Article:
Chinese Model Lu Yan Shows Fashion Line

After 15 years of walking for everyone from Lanvin to Alexander McQueen, Yan hopes to add her flair to China’s luxury brand retail landscape.

View Slideshow

BEIJING — The path from fashion model to fashion designer is not as clear-cut as it might seem, but breaking new ground is something that’s become almost routine for Lu Yan, one of China’s first major international models.

This story first appeared in the July 2, 2014 issue of WWD.  Subscribe Today.

Now, after 15 years of walking for everyone from Lanvin to Alexander McQueen, she hopes to add her flair to China’s luxury brand retail landscape.

With a debut runway show here on Tuesday at the Park Hyatt ballroom before 500 people, including stars like Zhang Ziyi, Lu showcased her Comme Moi fall line (her second full collection), a series of more than 40 looks aimed at women ages 25 to 35 who can afford luxury but want something different. In an interview before the show, Lu talked about her career path, shifting away from modeling into designing.

Lu, a coal miner’s daughter who left her small, rural town at age 18 in 1999 for Beijing and then went on to walk the runways of Paris and the world, shattered China’s beauty stereotypes and opened the catwalk to a wider diversity of looks just as this country’s nascent luxury fashion scene was exploding. Her look, distinguished by dramatic, narrow eyes, high cheekbones and full lips, was considered revolutionary in the fashion world.

“Before, nobody had seen a model like me. They all had big eyes,” she recalled.

“I never went to school for design; all I have is my experience of modeling for 15 years,” added Lu. “I’ve worn so many different designers and I know what works, what kind of clothes work to cover a woman’s body and make it look even better.”

She laughs that her clothes can shave off more than 10 pounds, and says she is obsessed with cutting properly. Her sportswear is meticulously designed, from carefully selected Korean breathable fabrics to Italian mohair dyed in rich, vibrant reds and blues for coats. Colors tend toward white, gray, black and red, while each piece is carefully detailed down to silk pocket linings and painstaking stitching. Among her collection, Lu includes a wide selection of casual, sporty skirt-jacket combos and simple eveningwear like a structured white top detailed with sparkling embroidered beads. Coats include unusual accents, and subtle bits of bling. Prices range from more than 6,000 yuan, or $970, for a signature clutch to the $150 to $600 range for basic separates.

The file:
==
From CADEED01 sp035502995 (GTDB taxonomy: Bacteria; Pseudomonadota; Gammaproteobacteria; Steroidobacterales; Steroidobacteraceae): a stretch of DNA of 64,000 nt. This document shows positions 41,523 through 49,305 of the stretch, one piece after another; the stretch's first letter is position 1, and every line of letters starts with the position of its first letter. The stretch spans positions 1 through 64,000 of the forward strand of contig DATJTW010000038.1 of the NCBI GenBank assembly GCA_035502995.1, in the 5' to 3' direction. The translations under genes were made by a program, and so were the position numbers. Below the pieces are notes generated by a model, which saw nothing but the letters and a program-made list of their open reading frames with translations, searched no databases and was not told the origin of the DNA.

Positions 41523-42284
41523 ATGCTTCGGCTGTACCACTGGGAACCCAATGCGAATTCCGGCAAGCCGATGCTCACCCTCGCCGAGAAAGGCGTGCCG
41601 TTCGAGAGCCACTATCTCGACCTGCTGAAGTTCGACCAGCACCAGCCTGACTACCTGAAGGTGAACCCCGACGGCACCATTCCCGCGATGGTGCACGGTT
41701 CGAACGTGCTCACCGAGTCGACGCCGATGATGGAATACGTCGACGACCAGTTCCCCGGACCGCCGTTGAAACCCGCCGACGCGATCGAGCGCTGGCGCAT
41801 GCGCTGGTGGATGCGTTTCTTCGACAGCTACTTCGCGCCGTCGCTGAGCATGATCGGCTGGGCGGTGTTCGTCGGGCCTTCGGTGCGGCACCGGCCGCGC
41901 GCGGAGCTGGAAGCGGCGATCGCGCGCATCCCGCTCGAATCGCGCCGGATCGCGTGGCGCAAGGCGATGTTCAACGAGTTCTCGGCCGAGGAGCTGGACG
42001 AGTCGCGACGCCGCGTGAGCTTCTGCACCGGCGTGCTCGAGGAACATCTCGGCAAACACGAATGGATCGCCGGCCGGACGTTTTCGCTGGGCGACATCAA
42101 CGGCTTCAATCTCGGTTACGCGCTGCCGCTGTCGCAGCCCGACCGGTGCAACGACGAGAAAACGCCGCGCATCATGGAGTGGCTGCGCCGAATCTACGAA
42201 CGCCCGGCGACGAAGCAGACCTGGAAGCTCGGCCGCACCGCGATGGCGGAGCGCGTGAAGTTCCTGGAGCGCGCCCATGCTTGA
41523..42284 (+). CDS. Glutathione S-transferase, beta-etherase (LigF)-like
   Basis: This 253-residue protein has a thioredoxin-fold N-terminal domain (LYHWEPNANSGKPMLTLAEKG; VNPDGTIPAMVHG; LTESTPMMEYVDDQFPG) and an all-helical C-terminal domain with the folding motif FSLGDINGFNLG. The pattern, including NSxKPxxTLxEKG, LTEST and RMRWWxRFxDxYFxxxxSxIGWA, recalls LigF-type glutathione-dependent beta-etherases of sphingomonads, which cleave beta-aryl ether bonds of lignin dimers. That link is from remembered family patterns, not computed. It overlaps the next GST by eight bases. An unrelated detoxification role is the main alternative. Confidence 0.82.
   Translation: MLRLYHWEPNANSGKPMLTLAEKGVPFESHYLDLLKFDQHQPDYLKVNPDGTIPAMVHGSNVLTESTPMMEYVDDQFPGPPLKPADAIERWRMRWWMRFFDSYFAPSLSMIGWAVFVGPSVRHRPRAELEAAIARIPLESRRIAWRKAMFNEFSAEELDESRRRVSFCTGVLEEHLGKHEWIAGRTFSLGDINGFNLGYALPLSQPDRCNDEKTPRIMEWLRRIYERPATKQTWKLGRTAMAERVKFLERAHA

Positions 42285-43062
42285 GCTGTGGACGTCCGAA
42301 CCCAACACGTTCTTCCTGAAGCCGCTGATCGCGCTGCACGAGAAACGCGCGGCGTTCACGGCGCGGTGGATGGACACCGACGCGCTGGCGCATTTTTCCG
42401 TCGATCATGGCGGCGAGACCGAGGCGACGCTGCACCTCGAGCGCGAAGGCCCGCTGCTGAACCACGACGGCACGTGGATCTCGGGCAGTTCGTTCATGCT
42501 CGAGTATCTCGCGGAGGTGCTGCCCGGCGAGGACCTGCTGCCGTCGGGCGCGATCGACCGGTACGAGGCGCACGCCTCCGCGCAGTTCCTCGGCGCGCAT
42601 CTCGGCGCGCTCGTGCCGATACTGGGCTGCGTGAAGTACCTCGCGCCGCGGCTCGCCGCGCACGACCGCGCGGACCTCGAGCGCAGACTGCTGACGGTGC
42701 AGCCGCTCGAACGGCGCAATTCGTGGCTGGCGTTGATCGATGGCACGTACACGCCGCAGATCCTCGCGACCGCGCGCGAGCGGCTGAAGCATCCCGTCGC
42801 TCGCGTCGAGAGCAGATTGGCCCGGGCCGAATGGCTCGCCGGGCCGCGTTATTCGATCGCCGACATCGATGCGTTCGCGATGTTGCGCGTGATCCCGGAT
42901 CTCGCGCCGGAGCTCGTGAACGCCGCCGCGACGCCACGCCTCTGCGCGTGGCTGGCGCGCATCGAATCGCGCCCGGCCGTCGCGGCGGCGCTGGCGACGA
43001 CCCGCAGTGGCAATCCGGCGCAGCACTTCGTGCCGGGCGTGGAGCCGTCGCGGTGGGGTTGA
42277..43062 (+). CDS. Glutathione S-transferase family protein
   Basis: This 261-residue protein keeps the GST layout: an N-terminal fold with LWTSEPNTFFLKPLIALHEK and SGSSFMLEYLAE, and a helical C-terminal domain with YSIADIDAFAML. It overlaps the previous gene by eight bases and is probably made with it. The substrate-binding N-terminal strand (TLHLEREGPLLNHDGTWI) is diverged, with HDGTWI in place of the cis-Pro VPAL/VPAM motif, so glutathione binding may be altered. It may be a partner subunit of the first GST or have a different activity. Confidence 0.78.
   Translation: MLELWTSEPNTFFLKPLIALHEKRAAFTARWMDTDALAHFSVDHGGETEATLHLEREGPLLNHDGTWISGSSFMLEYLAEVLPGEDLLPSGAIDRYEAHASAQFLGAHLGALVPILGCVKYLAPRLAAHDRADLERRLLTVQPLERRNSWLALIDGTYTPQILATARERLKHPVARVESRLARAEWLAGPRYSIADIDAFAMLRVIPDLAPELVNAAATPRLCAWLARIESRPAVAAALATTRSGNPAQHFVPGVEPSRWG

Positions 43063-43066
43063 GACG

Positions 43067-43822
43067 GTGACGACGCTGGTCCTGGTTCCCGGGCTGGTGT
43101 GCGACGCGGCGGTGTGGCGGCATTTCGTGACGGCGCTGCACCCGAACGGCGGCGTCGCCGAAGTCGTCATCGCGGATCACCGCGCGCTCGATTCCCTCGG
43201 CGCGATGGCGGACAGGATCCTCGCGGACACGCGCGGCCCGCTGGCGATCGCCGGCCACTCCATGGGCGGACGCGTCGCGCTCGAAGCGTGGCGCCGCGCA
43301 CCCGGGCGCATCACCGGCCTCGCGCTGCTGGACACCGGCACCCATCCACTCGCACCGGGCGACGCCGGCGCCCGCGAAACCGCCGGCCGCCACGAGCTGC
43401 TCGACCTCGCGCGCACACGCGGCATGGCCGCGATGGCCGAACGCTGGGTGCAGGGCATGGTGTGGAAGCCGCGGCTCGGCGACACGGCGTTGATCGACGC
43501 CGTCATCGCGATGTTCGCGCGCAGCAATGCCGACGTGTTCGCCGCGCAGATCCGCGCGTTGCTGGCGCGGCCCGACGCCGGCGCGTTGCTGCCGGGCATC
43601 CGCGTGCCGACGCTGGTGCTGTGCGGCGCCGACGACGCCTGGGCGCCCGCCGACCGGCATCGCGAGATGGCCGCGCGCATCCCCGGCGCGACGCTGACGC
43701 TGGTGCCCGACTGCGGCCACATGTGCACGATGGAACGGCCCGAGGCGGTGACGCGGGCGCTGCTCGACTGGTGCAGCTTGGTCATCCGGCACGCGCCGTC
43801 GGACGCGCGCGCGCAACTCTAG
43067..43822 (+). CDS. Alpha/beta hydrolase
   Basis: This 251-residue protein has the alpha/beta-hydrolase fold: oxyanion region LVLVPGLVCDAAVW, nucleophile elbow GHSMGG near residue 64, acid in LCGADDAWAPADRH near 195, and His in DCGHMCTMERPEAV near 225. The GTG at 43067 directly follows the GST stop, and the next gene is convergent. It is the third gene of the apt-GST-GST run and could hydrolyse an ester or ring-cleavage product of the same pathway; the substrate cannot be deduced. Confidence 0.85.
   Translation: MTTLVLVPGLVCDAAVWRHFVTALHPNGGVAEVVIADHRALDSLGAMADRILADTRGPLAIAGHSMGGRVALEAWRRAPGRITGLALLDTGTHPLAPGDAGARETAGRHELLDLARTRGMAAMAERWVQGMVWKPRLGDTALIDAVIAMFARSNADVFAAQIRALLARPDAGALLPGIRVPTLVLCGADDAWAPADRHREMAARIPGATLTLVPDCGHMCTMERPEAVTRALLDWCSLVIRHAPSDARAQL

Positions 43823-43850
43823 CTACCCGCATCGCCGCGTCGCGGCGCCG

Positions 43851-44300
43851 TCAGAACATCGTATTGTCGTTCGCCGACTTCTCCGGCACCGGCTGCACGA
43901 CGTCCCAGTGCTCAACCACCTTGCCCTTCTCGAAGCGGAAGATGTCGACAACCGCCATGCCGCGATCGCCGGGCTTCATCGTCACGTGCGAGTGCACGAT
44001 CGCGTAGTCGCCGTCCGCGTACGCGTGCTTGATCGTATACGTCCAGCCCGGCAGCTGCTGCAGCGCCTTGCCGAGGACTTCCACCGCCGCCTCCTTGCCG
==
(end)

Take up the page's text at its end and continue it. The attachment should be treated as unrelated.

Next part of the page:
Many of the designs could translate to a world audience; some are very specific to China’s tastes. All the pieces are particularly designed for Chinese consumers, but Lu is hoping the brand might go global eventually. Her Mod, Sixties-inspired hard plastic clutches could distinguish the line first.

When Lu decided to create a brand three years ago, she deployed the same work ethic that made her a favorite in runway shows around the world. Rather than hiring designers and go-fers, she started herself, scoping out materials at the Shanghai fabric market. Disappointment there led her to Italy, then France, where she found what she was looking for and gained confidence that she could create designs.

She designed a test collection of 10 looks, sold in one of China’s multibrand stores without any fanfare or announcement. “We sold every single thing, they even asked for more,” she said. “My clothes are quite wearable, with little details. They like it very much and we’re selling very well.”

Lu now sells her line in a dozen multibrand stores in China and is looking for an ideal location to open a boutique in Shanghai.

She said her weakness is that she doesn’t have a strong creative signature, as someone who graduated from design school might. But she does have a deep understanding of what looks good on women, and the willingness to work hard and invest her own money into her label to give it an edge. She describes her clothes as “wearable, with a reasonable price, but also with attitude.”

Her entry to the market comes at a time when China’s luxury consumers — at least the elite — are no longer content with wearing the same labels as their peers. Industry insiders widely acknowledge that China’s luxury market is moving away from branding toward labels marked by quality and small touches that distinguish them.

Lu said her label, down to the name, is meant to encourage young Chinese women to be more confident, comfortable and celebrate their unique qualities.

“If you know my background, I’m an ugly duckling. They thought I’d never be a model,” said Lu. “If I can be here today, they all can. I hope they have the dreams and the guts. That’s why I say ‘comme moi’ — not to be exactly like me, but to have guts.”

View Slideshow